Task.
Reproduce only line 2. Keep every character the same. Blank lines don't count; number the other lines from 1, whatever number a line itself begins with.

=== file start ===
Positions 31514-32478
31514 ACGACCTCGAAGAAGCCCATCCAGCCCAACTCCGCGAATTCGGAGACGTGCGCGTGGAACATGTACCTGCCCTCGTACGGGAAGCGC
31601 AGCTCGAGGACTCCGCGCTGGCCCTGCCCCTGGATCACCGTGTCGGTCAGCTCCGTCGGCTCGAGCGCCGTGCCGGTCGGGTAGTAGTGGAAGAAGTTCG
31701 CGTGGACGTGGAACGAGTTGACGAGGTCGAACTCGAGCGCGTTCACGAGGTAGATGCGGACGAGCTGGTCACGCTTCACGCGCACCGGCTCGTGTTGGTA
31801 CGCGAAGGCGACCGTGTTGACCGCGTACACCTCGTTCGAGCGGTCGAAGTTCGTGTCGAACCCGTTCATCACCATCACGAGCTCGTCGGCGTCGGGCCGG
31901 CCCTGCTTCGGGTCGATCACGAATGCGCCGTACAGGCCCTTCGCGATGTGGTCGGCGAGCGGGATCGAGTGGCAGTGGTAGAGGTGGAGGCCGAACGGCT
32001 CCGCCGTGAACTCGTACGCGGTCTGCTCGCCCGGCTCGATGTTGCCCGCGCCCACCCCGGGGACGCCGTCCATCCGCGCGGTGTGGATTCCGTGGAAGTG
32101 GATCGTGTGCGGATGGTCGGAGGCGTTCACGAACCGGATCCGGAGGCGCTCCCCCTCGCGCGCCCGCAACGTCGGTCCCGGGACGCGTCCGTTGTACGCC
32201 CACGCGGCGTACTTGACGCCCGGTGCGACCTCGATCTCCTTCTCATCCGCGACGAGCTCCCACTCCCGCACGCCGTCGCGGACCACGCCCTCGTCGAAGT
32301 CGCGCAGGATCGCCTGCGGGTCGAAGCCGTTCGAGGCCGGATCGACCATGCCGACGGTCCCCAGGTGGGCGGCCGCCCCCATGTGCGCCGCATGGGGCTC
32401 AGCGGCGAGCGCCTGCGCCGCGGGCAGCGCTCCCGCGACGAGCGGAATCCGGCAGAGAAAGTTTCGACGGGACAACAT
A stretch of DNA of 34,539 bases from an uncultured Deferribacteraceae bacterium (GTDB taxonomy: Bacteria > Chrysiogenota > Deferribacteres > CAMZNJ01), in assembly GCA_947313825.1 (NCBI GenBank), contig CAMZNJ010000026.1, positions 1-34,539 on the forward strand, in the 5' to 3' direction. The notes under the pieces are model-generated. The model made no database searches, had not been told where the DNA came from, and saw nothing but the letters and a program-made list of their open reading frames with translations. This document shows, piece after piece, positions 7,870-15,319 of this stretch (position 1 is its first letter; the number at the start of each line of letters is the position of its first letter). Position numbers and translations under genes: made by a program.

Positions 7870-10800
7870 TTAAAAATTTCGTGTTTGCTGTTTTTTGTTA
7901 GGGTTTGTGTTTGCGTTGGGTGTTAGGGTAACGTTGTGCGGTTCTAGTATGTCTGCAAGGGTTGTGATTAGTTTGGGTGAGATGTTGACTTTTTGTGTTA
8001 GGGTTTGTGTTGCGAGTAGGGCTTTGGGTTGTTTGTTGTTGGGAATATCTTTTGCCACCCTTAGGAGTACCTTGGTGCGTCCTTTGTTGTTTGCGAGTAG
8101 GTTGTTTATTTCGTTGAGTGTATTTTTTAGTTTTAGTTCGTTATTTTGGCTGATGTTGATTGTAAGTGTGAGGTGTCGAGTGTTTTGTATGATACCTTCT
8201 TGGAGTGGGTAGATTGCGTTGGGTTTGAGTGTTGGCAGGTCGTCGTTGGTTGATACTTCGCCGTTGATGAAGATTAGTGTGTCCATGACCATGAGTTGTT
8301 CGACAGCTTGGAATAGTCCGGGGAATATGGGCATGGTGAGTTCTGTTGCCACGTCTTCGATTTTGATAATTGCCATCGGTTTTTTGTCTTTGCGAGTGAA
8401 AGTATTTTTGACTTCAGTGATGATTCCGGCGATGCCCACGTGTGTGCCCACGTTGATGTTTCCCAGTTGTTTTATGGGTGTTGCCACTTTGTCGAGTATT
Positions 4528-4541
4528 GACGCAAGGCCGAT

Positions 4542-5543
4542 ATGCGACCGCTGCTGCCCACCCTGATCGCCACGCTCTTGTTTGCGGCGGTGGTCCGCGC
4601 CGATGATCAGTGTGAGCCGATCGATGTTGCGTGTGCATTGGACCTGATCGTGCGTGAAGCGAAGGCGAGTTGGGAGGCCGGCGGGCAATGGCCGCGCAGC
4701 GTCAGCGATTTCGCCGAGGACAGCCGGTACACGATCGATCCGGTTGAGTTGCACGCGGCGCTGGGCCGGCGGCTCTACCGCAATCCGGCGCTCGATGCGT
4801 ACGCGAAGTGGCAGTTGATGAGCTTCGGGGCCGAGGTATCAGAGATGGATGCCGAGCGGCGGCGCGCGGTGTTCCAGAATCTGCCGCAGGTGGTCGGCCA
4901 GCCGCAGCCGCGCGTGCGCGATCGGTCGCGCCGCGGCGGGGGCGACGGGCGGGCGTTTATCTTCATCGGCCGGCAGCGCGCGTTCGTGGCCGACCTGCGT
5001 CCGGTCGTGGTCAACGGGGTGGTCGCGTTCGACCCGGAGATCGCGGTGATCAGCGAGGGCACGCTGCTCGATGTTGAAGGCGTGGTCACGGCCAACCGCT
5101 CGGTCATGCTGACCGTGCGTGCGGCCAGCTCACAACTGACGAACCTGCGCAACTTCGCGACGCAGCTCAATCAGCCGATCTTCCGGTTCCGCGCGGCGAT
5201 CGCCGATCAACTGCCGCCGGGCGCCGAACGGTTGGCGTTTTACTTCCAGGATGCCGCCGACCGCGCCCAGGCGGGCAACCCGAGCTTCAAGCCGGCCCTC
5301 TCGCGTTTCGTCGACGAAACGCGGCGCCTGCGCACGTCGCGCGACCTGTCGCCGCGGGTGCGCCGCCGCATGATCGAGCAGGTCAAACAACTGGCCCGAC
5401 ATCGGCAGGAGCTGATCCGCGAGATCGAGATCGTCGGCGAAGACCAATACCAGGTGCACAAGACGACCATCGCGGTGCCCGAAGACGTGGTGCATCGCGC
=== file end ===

31514 ACGACCTCGAAGAAGCCCATCCAGCCCAACTCCGCGAATTCGGAGACGTGCGCGTGGAACATGTACCTGCCCTCGTACGGGAAGCGC